"If it's raining, then I need to get my jacket," - Bill Gates

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Coding wasn’t difficult when Bill Gates was a coder – the guy built Altair BASIC, for Christ’s sake, some of the first software to ever exist for a computer that was essentially a toy. No, Bill, coding is not that hard when you don’t have 40-50 years of cruft under your feet, swaying in the wind, daring you to write another line of code and make the whole thing topple over…

In all seriousness, I might have to write a full-fledged blog post to reply to this nonsense.

For anyone reading this who feels stupid because the “God of Computers” or whatever said “cOdInG iS nOt DiFfiCulT”:

Coding is absolutely difficult. It got a lot more difficult since Bill has touched a line of code. You’re not stupid. Coding is capital-H Hard. There’s a big difference between writing the first software that ever existed for a toy computer (the Altair), or putting together nice little lego-like building blocks, and writing production-grade code on the web, when you’re standing on the shoulders of giants. And those giants just happened to leave behind a godawful mess that you now have to build on top of.

David, did you just nerd-snipe me? Again?

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I think it’s easier to write a line of code today than ever. But that doesn’t mean “coding is easy”.

Try this. Spend 15m teaching someone who has never coded some of the basics. I’ll bet you’ll be surprised and how much ground you cover. They’ll probably have a general idea of how variables, loops, conditionals, and functions operate. But I’ll bet they’d have no idea how to even begin pulling those concepts together to create an application.

At the atomic level, coding is easy. But complexity grows pretty damn quickly as you start gluing things together.

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Excellent point. It’s like saying “chemistry is easy – it’s just physics”. Or “biology is easy – it’s just chemistry”. The basic concepts are easy enough to grasp, easy enough that you could teach someone who knows nothing quite a bit in 15 minutes. But to leap from a rudimentary understanding of chemistry, to a single-celled organism, let alone a human being? Complexity does not grow on a linear scale here.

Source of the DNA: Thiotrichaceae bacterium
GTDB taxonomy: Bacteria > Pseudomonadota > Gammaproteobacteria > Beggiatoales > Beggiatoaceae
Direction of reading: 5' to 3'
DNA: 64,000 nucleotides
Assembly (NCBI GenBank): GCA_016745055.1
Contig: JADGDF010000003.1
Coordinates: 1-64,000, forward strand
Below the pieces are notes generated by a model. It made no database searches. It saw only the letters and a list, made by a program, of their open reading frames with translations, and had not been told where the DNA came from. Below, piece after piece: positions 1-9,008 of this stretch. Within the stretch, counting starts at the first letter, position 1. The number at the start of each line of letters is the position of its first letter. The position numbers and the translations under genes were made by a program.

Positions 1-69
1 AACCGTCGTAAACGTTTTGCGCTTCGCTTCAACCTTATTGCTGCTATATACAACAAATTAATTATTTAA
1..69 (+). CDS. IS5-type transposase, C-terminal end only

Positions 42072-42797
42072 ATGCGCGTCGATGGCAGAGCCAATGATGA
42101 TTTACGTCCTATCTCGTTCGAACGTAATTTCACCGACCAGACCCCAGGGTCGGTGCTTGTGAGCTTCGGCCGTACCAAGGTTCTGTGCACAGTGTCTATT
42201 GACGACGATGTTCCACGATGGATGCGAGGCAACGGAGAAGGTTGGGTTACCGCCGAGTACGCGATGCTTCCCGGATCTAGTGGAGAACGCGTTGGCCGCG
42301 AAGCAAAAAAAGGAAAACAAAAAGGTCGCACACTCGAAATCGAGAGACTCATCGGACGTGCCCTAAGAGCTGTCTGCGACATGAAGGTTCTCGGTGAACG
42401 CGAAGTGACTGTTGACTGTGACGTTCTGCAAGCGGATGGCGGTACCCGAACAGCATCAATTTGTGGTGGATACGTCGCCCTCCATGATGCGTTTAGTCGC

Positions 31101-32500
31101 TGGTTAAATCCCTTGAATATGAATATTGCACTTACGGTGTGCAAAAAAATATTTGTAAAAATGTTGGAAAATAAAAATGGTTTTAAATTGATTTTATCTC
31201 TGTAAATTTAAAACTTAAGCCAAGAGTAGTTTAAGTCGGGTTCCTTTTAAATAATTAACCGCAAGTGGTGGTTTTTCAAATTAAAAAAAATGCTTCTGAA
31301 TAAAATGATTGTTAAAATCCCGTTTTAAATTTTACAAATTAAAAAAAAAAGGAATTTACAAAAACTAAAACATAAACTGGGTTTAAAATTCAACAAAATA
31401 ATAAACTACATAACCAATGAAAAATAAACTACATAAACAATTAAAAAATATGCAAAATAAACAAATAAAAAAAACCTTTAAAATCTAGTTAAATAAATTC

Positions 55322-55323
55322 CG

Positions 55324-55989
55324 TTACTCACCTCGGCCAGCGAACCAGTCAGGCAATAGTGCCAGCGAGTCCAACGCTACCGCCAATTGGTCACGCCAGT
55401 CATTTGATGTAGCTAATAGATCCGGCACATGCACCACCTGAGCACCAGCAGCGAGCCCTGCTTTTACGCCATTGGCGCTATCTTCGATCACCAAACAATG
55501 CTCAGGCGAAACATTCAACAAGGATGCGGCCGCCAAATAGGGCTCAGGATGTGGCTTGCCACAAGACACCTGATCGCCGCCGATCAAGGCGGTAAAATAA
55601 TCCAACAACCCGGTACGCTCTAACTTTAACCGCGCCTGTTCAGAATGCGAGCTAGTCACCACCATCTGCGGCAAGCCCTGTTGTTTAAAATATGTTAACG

My metaphor isn’t perfect, but hopefully that dovetails nicely with your point. To break from the metaphor: coding is both easier and harder these days. It’s easier, because you have online communities – hell, you have the internet as a reference!

Let me give a concrete example of this paradox. It was easier to make a game 30 years ago, on an Apple II or Commodore 64, than it is to make a game now, say, on the web. I believe this is for several reasons, most notably the fact that these machines were tailor-made, designed in fact, for making games! Now, we have general-purpose computers, running general-purpose web browsers, powering apps that start out as specializations and grow more generalized over time. Not to mention, these browsers and OSes come with a lot of cruft, a lot of baggage that you just have to kind of…deal with. Work around. Or exploit! Don’t get me wrong, I love what I do, but the complexities and harsh realities are sometimes too much, and I find myself pining for simpler days. Days when you could POKE 53280, 0 and just set the damn pixel.

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